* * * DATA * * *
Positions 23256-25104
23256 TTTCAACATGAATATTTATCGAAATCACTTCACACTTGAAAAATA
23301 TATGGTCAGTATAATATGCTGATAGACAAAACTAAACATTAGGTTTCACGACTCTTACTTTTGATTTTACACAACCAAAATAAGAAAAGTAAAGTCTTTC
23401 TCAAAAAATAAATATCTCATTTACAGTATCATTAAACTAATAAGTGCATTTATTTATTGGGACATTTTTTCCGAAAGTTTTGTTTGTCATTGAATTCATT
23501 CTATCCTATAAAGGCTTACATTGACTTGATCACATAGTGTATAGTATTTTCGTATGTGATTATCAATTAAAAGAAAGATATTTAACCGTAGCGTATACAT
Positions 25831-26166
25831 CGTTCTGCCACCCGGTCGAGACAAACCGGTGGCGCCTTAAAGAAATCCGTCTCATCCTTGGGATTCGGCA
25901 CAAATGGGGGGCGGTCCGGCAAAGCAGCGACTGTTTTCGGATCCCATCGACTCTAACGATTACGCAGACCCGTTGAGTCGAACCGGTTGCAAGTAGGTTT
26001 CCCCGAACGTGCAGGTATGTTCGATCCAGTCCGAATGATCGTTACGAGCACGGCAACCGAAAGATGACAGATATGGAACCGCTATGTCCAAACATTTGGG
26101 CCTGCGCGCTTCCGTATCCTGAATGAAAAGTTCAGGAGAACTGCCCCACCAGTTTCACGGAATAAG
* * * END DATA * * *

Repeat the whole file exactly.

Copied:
Positions 23256-25104
23256 TTTCAACATGAATATTTATCGAAATCACTTCACACTTGAAAAATA
23301 TATGGTCAGTATAATATGCTGATAGACAAAACTAAACATTAGGTTTCACGACTCTTACTTTTGATTTTACACAACCAAAATAAGAAAAGTAAAGTCTTTC
23401 TCAAAAAATAAATATCTCATTTACAGTATCATTAAACTAATAAGTGCATTTATTTATTGGGACATTTTTTCCGAAAGTTTTGTTTGTCATTGAATTCATT
23501 CTATCCTATAAAGGCTTACATTGACTTGATCACATAGTGTATAGTATTTTCGTATGTGATTATCAATTAAAAGAAAGATATTTAACCGTAGCGTATACAT
Positions 25831-26166
25831 CGTTCTGCCACCCGGTCGAGACAAACCGGTGGCGCCTTAAAGAAATCCGTCTCATCCTTGGGATTCGGCA
25901 CAAATGGGGGGCGGTCCGGCAAAGCAGCGACTGTTTTCGGATCCCATCGACTCTAACGATTACGCAGACCCGTTGAGTCGAACCGGTTGCAAGTAGGTTT
26001 CCCCGAACGTGCAGGTATGTTCGATCCAGTCCGAATGATCGTTACGAGCACGGCAACCGAAAGATGACAGATATGGAACCGCTATGTCCAAACATTTGGG
26101 CCTGCGCGCTTCCGTATCCTGAATGAAAAGTTCAGGAGAACTGCCCCACCAGTTTCACGGAATAAG